So how did I figure all this out? Well I was working for the city of Maplewood for a while and it seemed like we where always replacing pumps on the caprices seemed like around every 40k. My natural curiosity wanted to find out why so I started tearing apart every one of the pumps I replaced. All the pumps we replaced had worn out commutators. Then it dawned on me these cars run 24/7 so the pump runs all the time which makes them wear out that much faster. After that I have torn apart every pump I have replaced over the last 8 or 9 years to see what happened.

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Macgyver55    0
Macgyver55

Quote:

What causes all these things to occur? That I couldn’t give any definitive answer but I can tell you that just about every fuel pump I install has a plugged fuel filter. I am positive that changing fuel filters regularly makes a huge difference in prolonging the life of a pump. Case in point this last winter I towed in a Chevy p/u. It had over 180,000. It stalled on the freeway. I was talking to the guy about what could be wrong and mentioned that he was probably do for his second fuel pump. He replied that he hasn’t replaced the first one yet. After some further conversation it turns out he was very prudent at changing filters and especially the fuel filter. As it turned out the pump was bad and if I remember right the commutator was worn out but the filter had no restriction. This guy got an extra 100k out of a pump by changing filters!


I'll back you up on that! We're similar in the respect of wanting to know why something fails not just that it did. I replace filters on my personal vehicles every 12000 to 15000 miles. I just sold my wifes car (GM vehicle) with 227,000 miles and it still had the original fuel pump. Both daughters have 170,000 miles plus on their cars (GM vehicles) both have their original pumps. My Tahoe some would call an anomaly with 140,000 (plus) miles with the original.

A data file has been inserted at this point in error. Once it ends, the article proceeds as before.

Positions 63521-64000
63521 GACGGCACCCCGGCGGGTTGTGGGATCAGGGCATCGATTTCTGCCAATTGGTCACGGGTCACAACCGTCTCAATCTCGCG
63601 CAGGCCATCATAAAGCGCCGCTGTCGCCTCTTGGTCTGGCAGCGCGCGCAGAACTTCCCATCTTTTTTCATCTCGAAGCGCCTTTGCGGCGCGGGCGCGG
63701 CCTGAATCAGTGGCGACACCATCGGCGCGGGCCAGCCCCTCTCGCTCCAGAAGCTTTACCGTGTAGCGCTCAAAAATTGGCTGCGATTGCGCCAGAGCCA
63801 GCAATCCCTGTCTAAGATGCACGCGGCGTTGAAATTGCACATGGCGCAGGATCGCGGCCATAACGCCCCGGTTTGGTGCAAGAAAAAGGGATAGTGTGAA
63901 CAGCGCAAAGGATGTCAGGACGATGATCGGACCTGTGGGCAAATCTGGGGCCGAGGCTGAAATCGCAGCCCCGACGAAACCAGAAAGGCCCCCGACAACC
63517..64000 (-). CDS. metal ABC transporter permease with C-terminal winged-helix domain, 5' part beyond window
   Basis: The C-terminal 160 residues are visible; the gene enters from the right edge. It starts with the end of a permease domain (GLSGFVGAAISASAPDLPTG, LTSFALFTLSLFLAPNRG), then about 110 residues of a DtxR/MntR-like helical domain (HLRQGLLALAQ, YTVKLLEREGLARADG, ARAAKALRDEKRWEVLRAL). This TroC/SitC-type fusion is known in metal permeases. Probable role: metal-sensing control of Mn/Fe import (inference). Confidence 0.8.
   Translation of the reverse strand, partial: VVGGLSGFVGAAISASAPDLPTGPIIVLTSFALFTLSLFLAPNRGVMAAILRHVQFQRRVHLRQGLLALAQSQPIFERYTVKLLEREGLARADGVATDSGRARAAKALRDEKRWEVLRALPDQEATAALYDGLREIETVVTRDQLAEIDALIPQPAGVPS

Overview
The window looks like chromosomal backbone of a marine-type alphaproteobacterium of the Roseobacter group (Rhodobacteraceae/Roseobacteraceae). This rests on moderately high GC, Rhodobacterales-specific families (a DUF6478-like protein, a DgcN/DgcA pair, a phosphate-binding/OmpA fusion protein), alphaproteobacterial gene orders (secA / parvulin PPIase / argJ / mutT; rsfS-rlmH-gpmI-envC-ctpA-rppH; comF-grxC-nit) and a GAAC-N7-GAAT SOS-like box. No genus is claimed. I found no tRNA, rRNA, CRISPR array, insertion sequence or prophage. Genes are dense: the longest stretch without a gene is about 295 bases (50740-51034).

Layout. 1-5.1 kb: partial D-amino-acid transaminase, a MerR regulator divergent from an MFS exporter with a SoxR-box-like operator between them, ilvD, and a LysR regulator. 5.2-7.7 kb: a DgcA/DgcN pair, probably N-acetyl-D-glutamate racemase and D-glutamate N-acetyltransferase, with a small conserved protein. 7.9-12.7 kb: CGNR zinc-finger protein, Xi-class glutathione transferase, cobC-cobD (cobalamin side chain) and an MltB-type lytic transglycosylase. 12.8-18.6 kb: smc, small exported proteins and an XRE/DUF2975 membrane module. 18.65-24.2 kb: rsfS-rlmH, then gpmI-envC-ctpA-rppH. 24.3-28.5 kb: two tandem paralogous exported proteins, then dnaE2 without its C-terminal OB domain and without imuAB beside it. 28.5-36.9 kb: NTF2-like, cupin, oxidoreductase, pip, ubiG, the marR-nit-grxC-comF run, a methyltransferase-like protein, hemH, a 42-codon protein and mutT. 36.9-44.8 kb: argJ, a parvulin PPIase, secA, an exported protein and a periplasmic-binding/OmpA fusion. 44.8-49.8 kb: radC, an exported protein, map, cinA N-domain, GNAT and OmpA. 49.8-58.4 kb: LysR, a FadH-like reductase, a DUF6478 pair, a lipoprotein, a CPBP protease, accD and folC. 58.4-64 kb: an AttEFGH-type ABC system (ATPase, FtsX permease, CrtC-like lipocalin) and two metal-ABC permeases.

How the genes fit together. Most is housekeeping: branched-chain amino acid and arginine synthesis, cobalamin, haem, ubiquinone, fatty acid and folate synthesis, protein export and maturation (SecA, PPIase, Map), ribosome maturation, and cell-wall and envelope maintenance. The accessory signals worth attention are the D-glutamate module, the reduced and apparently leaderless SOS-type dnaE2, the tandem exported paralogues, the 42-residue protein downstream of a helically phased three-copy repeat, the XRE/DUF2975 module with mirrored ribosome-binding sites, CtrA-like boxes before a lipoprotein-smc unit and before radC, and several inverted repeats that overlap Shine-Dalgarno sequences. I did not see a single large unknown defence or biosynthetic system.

Come to think of it, I've never replaced a pump in any injected vehicle I've owned.

I believe the reason is the filters simply because the pumps run under less load with a clean filter. A worn commutator or brushes is a sure sign of a harder working electric motor. It will also create more heat and that causes resistance which in turn causes more heat resulting in burned and melted contacts at connectors, brushes and armatures.

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The_Duckslayer    0
The_Duckslayer

I have heard that if you run the tank low all of the time the pump will run warmer because the fuel in the tank actually keeps the pump cool. I have never put much stock into that statement though. Figured this may be a good time to ask what others think of that. Will running the tank low all the time, never ran out of fuel, cause the pump to fail sooner? Have a good one and N Joy the Hunt././Jimbo

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fishermn    0
fishermn

Airjer, nice job! Although I dont know much about those pump motors specifically, I do know a fair amount about electrical equipment failures... it looks like on the ones you show where the insulation is melted out that the windings probably shorted and heated up the insulation until it melted out of the rotor. What does the debris you mentioned in the ones that look new look like? Could it be pieces of insulation or winding?

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Jeremy airjer W    21
Jeremy airjer W

Hot days and low fuel is a bad combination. During that really hot streak that we had a few years back I was replacing 2-3 a day. They where coming in on the hook left and right! Tuesday morning as I let the dog out I said to myself, First warm day of the year I bet I'll be replacing a pump. Sure enough there was a tuarus waiting for one when I got there.

As far as the debris its really fine particles. At first I thought it was a result of cutting open the cans, But I see it in the GM pumps as well. The GM can are really thin and can be peeled back with a side cutter. The only thing I can think of is this is the "dirt" that makes its way past the sock and for whatever reason likes to hang around the inside of the pump instead of being pushed through to the filter?